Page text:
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For excellence in biological observations of insects, the studies recorded in the following pages are unsurpassed. "Trap-nesting Wasps and Bees: Life Histories, Nests, and Associates" is a model of scientific achievement which should be carefully examined and emulated by aspiring young students. Over a period of a dozen years the naturalist-entomologist Dr. Karl V. Krombein has pursued his investigations with persistence, per­spicacity, and care. The purposes of his work are manifold, but high in priority has been his consuming desire to stimulate and encourage the ecological approach to the study of taxonomy.

 The information presented in this report embraces the study of many thousands of individual wasps, bees, beetles, and mites obtained from more than 3,400 trap-nests, representing nestings of 75 different predaceous wasps, 43 nonparasitic bees, and 83 parasites and predators associated with them. No such extensive material, yielding so much important, new data, has ever been accumulated on the subject.

Dr. Krombein's technique of studying trap-nests is not new, but he has greatly expanded its use to make possible the acquisi­tion of many new data. Had the investigator not been en­cumbered by the necessity of engaging in tedious, but necessary, routine detail even more highly significant results might have been obtained.

No effort was spared to examine and record the nature of the architecture of the nests, competition, correlation of cell size and sex, prey, and other features of the fascinating and compli­cated life histories of these insects. Thus, many lacunae in our knowledge of these animals have been filled. For example, Dr. Krombein has shown (1) that in 100 nests of 6 to 9 cells, each cell provisioned with an average of 23 spiders, more than 20,000 prey were used by the sphecid Trypargilum t. tridentatum and (2) that 20,000 caterpillars of a single species of olethreutid moth were used to provision 250 nests of a Floridian vespid! The enormous pressure exerted on the popu­lations of the two prey species has been clearly and convincingly demonstrated by these examples.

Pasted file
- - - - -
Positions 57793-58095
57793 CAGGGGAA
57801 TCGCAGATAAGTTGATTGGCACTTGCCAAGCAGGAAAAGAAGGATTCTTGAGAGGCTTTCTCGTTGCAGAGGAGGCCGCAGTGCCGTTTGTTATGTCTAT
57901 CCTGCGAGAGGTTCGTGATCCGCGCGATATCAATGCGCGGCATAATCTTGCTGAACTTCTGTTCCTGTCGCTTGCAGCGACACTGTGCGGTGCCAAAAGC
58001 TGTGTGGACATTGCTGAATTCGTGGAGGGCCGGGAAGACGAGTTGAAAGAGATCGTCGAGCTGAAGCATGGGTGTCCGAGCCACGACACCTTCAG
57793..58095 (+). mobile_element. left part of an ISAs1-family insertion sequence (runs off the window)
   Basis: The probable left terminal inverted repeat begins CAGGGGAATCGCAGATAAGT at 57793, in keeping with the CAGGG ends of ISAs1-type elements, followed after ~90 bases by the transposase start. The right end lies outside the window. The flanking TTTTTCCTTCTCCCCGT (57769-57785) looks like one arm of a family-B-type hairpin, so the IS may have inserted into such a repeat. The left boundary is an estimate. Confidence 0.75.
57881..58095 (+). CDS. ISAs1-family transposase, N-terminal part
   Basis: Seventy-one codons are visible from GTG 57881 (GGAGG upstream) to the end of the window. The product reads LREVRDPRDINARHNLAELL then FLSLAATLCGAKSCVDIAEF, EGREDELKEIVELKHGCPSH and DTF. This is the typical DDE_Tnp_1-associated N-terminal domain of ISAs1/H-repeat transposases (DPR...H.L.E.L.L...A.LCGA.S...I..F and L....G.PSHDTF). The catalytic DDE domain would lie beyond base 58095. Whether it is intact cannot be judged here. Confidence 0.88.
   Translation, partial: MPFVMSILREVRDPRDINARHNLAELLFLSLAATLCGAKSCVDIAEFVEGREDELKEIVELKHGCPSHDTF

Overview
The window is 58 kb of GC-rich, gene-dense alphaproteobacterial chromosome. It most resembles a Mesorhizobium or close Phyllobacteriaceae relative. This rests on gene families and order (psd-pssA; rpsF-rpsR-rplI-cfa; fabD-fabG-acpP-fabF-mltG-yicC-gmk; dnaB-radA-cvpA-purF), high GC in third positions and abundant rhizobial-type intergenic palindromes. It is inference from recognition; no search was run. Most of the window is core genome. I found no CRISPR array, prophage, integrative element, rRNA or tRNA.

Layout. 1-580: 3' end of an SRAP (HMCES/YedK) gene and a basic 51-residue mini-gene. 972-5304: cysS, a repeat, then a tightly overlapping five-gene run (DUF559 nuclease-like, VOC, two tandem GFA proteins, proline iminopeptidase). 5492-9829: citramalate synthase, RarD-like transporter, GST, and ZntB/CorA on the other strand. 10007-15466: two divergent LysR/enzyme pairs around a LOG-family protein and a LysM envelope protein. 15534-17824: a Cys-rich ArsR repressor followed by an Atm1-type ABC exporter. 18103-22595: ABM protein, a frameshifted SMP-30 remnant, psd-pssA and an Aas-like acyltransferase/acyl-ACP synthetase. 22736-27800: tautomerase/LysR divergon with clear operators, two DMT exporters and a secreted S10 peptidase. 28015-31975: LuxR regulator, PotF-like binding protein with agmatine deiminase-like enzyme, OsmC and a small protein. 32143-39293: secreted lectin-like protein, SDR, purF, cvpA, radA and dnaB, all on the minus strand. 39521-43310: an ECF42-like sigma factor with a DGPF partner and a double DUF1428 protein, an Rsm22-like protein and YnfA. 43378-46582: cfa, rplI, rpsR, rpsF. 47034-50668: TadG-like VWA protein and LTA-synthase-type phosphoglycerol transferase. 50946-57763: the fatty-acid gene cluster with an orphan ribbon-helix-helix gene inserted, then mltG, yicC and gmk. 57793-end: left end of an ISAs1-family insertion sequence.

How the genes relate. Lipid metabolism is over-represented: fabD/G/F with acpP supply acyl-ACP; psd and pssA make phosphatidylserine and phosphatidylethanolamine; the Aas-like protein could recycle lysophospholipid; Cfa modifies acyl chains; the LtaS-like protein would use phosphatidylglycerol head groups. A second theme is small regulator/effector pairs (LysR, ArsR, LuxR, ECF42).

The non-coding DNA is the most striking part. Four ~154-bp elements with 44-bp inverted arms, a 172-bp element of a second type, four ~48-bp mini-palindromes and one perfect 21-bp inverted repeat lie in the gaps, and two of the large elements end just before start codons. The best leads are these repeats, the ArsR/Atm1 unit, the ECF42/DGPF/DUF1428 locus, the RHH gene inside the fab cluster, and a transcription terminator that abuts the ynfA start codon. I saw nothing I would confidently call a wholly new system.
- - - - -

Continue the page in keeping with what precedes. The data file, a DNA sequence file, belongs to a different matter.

Among the many "firsts" disclosed in the following pages are the discovery that a certain megachilid bee constructed a brood chamber instead of a series of cells containing only one egg in each, the discovery that certain forms, previously considered discrete subspecies, are actually only color phases of one, and numerous facts concerning behavior and host associations of parasites and predators.

Abundant information is given on the trap-nesting technique and the methods of nest study. The author is explicit, leaving no doubt as to what should be done by those who wish to engage in similar investigations.

J. F. Gates Clarke, Senior Scientist
Department of Entomology
Museum of Natural History
Smithsonian Institution

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Posted August 6, 2009